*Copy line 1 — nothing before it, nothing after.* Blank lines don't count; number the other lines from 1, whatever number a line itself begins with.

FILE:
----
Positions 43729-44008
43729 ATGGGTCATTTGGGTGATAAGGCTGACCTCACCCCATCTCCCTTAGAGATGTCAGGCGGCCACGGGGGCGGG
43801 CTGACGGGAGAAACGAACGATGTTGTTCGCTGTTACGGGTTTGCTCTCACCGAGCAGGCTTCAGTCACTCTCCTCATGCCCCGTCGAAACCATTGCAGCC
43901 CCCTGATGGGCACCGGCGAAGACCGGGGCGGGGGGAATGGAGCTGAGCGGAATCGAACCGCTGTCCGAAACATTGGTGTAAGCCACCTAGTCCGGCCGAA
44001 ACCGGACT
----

Positions 43729-44008